British Mark V tank (B56, 9003) of the 2 Battalion, Tank Corps traversing a ditch at the side of a road at Lamotte-en-Santerre, 8 August 1918.
Amiens 1918 : The Birth of Blitzkrieg

One of the most innovative of British commanders General Sir Henry Rawlinson. Rawlinson commanded the Fourth Army at the Somme and had seen the potential of the tank. On what German commander General Erich Ludendorff called ‘the black day of the German Army”. Rawlinson for the first time used air power, infantry and massed tanks in close order.. So as to punch a hole through the defences of over-extended German forces.

What followed thereafter was a fighting German retreat that would continue to the Armistice in November 1918. The tank had come of age.

It was German commanders such as Guderian and Rommel, and Russian thinkers such as Tukhachevsky, who saw the real potential of the tank during the interbellum and properly exploited Rawlinson’s August 1918 lessons.

The result was the Blitzkrieg tactics that Nazi Germany decided to employ on Poland in 1939. Then, France and the Low Countries in 1940, and on the Soviet Union in 1941.

A row of seven large tanks lined up with their long guns pointing up at an angle, as if saluting.
German Tiger II tanks.

In the inter-war years the British once again retreated behind the wall of the Royal Navy, whilst the French went down the tactical dead-end of that ultimate World War One trench, the Maginot Line.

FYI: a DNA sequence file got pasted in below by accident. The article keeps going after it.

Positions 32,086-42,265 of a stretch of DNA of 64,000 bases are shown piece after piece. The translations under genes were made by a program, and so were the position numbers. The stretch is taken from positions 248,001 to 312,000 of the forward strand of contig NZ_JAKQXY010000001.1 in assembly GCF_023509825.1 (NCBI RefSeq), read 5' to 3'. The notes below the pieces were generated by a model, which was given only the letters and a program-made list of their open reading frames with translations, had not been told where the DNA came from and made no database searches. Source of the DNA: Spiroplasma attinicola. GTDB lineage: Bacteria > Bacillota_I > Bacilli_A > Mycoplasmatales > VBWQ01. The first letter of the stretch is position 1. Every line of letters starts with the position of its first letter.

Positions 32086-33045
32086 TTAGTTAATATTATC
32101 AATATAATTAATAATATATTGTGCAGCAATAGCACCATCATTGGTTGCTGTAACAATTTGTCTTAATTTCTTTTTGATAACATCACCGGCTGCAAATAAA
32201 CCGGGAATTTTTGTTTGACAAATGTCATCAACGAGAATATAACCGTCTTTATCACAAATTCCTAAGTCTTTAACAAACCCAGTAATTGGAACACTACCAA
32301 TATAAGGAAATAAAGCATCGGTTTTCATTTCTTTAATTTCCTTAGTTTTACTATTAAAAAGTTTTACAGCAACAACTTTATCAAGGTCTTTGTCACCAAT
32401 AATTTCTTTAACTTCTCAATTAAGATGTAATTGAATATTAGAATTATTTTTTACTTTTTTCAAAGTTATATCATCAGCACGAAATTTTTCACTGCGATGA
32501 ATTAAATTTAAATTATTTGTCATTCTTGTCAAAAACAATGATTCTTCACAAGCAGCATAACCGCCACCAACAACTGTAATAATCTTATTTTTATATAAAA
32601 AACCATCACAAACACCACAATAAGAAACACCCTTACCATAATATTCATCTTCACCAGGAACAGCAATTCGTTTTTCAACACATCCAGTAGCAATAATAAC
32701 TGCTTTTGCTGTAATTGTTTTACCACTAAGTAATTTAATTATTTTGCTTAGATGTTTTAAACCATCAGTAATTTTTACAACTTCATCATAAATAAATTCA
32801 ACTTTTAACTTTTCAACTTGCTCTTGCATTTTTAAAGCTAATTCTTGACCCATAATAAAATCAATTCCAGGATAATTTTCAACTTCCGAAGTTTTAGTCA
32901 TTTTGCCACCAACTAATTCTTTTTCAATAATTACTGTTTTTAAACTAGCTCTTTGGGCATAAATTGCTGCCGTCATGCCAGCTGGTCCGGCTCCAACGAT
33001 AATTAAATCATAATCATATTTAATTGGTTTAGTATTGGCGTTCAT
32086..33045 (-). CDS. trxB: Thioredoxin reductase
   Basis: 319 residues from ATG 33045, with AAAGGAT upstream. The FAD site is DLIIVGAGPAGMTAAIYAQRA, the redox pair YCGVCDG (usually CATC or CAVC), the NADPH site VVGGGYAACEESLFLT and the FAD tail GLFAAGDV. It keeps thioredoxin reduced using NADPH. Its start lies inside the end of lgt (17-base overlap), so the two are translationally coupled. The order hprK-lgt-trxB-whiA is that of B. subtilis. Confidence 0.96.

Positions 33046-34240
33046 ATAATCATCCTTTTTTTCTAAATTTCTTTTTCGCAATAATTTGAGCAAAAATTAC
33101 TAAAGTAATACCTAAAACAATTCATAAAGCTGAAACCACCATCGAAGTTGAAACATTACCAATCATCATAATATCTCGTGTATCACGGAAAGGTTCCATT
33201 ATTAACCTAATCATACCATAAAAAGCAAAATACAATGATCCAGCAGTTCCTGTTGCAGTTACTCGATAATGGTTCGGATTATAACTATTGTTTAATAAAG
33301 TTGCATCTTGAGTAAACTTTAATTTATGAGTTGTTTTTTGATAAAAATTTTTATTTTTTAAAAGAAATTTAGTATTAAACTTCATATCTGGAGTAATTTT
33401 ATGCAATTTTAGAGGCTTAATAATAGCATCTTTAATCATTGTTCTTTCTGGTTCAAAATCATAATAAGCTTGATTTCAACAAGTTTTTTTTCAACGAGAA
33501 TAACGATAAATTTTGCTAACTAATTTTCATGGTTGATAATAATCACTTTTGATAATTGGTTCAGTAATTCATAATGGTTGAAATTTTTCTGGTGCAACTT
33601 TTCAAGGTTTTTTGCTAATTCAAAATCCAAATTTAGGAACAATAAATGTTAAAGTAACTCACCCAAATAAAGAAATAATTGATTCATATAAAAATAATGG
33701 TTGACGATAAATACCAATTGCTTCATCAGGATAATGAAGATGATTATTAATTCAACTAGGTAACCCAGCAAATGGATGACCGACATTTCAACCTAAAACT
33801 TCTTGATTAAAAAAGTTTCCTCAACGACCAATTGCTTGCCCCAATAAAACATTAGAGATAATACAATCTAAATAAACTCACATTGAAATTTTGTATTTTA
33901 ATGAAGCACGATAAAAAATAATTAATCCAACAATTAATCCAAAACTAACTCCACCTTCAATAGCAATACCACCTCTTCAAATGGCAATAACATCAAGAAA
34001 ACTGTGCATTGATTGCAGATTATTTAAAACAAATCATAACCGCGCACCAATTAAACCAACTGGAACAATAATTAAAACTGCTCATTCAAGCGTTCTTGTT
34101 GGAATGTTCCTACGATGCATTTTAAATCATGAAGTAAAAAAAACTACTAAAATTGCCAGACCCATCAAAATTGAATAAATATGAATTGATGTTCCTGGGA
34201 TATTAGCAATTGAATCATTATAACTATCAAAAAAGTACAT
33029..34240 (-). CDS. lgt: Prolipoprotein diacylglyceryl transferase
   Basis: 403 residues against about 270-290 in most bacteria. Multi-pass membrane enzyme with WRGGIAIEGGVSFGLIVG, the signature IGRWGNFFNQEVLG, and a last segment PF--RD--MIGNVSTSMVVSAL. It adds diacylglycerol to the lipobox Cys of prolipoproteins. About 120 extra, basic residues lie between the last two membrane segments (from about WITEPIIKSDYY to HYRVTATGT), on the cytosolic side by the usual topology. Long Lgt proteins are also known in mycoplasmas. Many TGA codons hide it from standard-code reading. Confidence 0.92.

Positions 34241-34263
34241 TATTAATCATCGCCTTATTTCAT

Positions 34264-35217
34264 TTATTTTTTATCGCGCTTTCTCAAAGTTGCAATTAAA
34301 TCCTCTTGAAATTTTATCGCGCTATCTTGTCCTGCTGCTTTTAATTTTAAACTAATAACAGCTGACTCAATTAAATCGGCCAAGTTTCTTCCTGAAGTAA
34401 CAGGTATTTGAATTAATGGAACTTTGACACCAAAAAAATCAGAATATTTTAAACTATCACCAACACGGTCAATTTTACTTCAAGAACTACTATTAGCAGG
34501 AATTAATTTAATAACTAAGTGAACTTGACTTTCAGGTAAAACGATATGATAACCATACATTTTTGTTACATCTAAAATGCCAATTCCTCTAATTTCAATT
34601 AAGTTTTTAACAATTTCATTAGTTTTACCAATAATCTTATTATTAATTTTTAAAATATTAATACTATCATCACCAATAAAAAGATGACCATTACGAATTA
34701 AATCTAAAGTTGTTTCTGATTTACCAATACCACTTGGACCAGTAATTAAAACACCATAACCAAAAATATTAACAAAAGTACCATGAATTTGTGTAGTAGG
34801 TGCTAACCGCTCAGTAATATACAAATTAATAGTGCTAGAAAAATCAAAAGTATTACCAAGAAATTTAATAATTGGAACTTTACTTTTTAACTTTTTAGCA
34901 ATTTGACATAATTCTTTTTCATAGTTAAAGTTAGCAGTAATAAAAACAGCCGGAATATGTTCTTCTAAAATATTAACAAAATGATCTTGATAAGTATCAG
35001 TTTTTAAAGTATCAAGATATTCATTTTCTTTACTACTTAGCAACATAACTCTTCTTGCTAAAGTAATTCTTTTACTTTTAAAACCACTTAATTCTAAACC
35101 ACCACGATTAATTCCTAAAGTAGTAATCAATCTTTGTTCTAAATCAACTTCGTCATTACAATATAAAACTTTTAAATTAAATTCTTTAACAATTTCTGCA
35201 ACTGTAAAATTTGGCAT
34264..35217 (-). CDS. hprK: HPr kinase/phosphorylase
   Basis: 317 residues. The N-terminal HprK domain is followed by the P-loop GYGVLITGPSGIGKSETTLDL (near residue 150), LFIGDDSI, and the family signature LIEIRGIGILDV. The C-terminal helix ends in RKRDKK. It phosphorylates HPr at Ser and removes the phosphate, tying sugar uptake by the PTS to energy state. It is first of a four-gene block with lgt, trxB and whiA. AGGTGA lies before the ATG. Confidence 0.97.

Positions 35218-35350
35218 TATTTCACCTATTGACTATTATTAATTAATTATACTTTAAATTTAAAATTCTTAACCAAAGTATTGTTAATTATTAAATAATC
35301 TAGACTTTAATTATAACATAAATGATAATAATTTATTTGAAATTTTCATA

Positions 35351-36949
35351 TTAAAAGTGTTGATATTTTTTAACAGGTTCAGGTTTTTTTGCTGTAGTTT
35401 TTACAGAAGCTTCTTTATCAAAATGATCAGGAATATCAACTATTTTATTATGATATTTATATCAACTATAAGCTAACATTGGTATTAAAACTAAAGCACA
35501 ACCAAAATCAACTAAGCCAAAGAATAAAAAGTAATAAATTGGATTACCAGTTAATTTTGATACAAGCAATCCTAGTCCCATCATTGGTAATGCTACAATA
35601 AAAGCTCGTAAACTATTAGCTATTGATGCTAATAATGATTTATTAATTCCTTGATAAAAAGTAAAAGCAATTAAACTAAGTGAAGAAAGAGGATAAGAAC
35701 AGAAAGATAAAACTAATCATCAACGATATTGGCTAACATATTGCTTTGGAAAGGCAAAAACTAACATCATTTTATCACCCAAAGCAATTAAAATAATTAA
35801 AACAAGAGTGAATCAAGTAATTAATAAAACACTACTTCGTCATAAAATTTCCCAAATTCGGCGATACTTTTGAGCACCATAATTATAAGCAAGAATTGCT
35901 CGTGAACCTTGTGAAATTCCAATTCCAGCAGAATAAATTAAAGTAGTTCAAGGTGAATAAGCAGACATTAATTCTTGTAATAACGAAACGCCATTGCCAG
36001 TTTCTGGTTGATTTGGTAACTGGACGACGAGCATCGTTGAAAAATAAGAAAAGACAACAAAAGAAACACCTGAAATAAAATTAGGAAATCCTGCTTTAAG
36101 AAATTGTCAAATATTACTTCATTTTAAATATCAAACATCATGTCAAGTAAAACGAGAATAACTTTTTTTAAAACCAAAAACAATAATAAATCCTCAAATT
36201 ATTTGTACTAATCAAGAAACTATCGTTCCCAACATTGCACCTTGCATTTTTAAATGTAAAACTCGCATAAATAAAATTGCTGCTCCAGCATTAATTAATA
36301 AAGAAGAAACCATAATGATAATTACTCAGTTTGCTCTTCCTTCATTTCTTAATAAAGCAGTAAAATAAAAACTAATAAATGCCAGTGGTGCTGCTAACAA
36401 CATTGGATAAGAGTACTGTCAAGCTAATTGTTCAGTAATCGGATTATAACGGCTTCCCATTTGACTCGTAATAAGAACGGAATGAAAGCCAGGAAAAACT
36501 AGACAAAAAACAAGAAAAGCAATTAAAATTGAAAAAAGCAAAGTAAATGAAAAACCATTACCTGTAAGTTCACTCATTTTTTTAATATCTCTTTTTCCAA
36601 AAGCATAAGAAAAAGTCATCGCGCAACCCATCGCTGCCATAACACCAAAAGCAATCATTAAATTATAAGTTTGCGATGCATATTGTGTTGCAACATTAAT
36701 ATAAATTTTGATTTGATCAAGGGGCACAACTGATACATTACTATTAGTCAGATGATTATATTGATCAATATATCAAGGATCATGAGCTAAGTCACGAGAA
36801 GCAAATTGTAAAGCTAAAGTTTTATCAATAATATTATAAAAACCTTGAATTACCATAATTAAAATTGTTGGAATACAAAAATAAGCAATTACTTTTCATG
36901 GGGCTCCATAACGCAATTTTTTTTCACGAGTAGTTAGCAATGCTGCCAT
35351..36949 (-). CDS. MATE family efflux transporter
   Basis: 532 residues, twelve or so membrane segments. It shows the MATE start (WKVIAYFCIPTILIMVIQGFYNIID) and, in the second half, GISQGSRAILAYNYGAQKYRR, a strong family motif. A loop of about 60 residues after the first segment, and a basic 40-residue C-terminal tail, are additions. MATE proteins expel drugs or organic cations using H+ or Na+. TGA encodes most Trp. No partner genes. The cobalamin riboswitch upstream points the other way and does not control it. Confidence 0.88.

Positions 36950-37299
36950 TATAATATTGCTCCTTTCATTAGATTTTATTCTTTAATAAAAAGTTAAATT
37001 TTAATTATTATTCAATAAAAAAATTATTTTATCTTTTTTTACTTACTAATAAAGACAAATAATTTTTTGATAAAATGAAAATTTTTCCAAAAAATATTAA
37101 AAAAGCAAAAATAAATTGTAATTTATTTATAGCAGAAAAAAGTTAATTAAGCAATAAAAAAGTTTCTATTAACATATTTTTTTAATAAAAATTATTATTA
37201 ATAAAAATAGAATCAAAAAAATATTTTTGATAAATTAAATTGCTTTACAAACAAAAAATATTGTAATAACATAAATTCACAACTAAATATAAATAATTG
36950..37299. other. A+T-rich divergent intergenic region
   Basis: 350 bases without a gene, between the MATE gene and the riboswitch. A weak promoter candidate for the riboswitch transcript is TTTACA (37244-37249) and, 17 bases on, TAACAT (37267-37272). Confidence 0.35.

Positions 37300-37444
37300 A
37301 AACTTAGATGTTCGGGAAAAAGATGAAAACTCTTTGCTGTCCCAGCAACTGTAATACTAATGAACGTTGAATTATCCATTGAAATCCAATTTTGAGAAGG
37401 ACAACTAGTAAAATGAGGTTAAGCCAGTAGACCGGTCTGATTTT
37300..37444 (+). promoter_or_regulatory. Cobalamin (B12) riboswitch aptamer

In conclusion, the idea of static defence-in-depth had by and large been abandoned by the Germans. Moreover, as a concept of warfare as early as 1918 with the destruction of the Hindenburg Line.

German soldiers hitch a ride on an A7V Heavy Tank somewhere on the Western Front, France. July, 1918

Perhaps it is best to leave the last word on the tank action at Flers Courcelette to Winston Churchill.

“My poor ‘land battleships’ have been let off prematurely on a petty scale…This priceless conception, containing, if used in its integrity and on a sufficient scale, the certainty of a great and brilliant victory, was revealed to the Germans for the mere purpose of taking a few ruined villages”.


The First Tank : Battle of Flers-Courcelette Written by Julian Lindley-French 

Analyst, author, commentator and speaker. With ten books to my name, including two for Oxford University Press. And about to publish my third for Oxford “Future War and the Defence of Europe. In addition, my job is to speak truth unto power. Moreover, in an age when the gap between power, people and politics is growing dangerously wide. Furthermore, my focus is the tension between strategy and politics with an emphasis on security and defence policy. In conclusion, my analysis is the product of many years policy and practitioner experience, allied to long and deep research. Moreover, I also support Sheffield United Football Club – the triumph of endless hope over long, hard, and painful experience!

Forthcoming Book
Future War and the Defence of Europe (Oxford University Press English Edition and Kosmos Press German Edition)
Recent Books:
2017: The Geopolitics of Terror – Demons and Dragons (Routledge)
2015: NATO: The Enduring Alliance 2015 (Routledge)
2015: Little Britain: Twenty-First Century Strategy for a Middling European Power ( 2nd and paperback edition) (Amazon)
2014; The Oxford Handbook of War (paperback edition) (Oxford University Press)
2014: Little Britain: Twenty-First Century Strategy for a Middling European Power (Kindle e-book)
2012: The Oxford Handbook of War (Oxford University Press)
2007: A Chronology of European Security and Defence (Oxford University Press)
2007; NATO: The Enduring Alliance 2007 (Routledge)
2003: Terms of Engagement (EUISS)
1998: Coalitions & the Future of Security Policy

The First Tank : Battle of Flers-Courcelette